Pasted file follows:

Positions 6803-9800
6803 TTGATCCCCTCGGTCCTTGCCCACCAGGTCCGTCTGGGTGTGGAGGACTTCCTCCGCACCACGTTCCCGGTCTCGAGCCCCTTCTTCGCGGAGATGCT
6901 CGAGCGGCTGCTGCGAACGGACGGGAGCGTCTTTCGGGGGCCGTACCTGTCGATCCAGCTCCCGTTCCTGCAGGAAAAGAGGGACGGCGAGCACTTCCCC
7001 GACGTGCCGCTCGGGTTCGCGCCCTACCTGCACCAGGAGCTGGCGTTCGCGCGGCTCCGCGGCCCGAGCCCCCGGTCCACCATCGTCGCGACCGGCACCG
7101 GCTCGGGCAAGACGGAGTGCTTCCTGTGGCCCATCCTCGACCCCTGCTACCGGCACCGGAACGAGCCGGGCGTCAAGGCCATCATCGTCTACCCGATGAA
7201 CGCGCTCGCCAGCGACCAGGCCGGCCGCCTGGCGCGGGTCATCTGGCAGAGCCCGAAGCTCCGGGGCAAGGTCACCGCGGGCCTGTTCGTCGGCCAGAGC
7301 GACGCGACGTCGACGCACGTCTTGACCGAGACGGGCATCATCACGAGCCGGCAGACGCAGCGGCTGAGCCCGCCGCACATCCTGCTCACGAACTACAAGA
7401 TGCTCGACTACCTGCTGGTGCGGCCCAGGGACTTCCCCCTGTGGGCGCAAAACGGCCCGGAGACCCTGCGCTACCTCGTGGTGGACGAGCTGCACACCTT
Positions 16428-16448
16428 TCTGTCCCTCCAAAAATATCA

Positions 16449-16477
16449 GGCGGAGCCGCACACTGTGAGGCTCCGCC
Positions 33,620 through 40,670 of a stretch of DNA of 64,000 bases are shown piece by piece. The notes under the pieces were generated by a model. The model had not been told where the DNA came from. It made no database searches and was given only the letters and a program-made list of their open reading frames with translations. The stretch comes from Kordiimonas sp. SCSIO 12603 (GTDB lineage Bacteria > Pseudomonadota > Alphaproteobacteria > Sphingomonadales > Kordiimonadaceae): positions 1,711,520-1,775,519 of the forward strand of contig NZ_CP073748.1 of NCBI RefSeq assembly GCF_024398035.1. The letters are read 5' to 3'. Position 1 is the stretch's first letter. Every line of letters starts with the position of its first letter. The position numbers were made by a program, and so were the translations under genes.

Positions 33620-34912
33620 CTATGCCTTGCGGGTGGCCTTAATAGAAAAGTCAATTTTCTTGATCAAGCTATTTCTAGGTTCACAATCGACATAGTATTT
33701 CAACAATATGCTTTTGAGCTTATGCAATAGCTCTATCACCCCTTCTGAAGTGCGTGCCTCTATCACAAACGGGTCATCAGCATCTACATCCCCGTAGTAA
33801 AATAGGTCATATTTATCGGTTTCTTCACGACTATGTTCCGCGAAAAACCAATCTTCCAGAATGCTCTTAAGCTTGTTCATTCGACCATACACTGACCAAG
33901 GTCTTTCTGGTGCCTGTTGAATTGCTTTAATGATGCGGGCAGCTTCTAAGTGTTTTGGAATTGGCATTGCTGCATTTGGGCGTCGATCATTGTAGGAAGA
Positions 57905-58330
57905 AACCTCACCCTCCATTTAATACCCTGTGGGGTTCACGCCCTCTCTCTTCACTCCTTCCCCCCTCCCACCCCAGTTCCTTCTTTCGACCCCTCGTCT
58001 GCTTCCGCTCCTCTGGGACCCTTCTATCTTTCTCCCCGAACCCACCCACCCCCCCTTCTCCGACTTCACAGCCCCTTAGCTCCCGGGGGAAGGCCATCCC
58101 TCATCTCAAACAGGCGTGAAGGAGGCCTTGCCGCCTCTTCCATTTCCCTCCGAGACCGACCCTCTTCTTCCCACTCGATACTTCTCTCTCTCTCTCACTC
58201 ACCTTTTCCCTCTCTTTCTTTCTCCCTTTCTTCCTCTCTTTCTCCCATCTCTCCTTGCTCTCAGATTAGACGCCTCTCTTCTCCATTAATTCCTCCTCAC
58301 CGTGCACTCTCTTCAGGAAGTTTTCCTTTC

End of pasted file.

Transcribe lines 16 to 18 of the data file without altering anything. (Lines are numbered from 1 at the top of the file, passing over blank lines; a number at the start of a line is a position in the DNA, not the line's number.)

33701 CAACAATATGCTTTTGAGCTTATGCAATAGCTCTATCACCCCTTCTGAAGTGCGTGCCTCTATCACAAACGGGTCATCAGCATCTACATCCCCGTAGTAA
33801 AATAGGTCATATTTATCGGTTTCTTCACGACTATGTTCCGCGAAAAACCAATCTTCCAGAATGCTCTTAAGCTTGTTCATTCGACCATACACTGACCAAG
33901 GTCTTTCTGGTGCCTGTTGAATTGCTTTAATGATGCGGGCAGCTTCTAAGTGTTTTGGAATTGGCATTGCTGCATTTGGGCGTCGATCATTGTAGGAAGA